The OIC chief expressed his profound concern, pain and sorrow at he turn of events in Syria. “With the approach of the holy month of Ramadan and the sacred months during which Allah has forbidden warring, and the blood-letting of innocent civilians becomes even more reprehensible,” he said while appealing the Syrian Islamic scholars to urge people to observe the sanctity of these sacred months.
Ihsanoglu noted that the OIC, ever since its inception, has been keen in avoiding interference in the domestic affairs of any member country, in addition to respecting its sovereignty and territorial integrity with the hope of achieving a permanent solution within the framework of the Arab-Islamic world.
“However, the exacerbated security situation, the nature of the repressive practices, and the killing of so many children and women have contributed to the internationalization of the crisis,” he said while emphasizing the pan Islamic body’s earlier position of rejecting internationalization of the crisis.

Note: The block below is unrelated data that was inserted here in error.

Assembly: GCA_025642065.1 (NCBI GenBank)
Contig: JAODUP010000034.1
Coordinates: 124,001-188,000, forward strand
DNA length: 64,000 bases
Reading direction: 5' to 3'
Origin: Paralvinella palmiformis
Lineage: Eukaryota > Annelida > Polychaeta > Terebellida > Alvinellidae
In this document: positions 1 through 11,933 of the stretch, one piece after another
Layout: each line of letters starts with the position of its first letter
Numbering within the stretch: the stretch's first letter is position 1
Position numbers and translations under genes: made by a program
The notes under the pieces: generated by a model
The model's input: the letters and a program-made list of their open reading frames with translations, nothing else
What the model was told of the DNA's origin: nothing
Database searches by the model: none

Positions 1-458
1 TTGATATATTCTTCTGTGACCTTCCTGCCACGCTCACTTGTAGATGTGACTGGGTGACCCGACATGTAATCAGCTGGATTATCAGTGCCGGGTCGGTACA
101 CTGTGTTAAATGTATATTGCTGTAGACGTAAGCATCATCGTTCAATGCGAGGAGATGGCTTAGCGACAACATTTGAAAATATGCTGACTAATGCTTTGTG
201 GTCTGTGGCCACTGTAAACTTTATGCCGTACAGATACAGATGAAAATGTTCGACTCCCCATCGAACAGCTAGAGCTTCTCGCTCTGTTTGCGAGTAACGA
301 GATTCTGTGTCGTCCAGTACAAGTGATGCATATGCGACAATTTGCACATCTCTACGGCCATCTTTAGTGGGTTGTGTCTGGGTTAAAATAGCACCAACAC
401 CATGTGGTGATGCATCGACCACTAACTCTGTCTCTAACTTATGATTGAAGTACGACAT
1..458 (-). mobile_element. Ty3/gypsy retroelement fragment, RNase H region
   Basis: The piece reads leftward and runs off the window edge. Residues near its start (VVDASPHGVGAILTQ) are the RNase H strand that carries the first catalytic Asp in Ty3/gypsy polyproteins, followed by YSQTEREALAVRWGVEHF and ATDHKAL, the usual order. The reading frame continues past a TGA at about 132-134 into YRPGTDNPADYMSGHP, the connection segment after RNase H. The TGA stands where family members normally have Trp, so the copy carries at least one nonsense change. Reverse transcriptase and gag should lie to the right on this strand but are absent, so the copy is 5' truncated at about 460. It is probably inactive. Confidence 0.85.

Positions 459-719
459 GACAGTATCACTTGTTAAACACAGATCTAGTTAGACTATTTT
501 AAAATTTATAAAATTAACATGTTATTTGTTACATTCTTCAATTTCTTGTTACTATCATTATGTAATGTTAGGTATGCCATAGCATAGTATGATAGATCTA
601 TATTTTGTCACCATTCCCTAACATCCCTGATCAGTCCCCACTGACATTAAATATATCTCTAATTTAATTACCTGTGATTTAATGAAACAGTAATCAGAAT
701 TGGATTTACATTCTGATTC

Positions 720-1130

Ihsanoglu said the meeting, held at the OIC headquarters, also examined the serious developments in Palestine, Syria, Sudan and Mali, and that OIC is striving to find a solution to these crises without allowing them to get further worsened.
In his speech, Saudi Deputy Foreign Minister Prince Turki bin Mohammed bin Saud Al-Kabeer noted that the meeting was convened at a time when the Muslim Ummah was passing through a difficult time. “The painful situation in Syria demands from us all types of support and help to the people of Syria,” he said.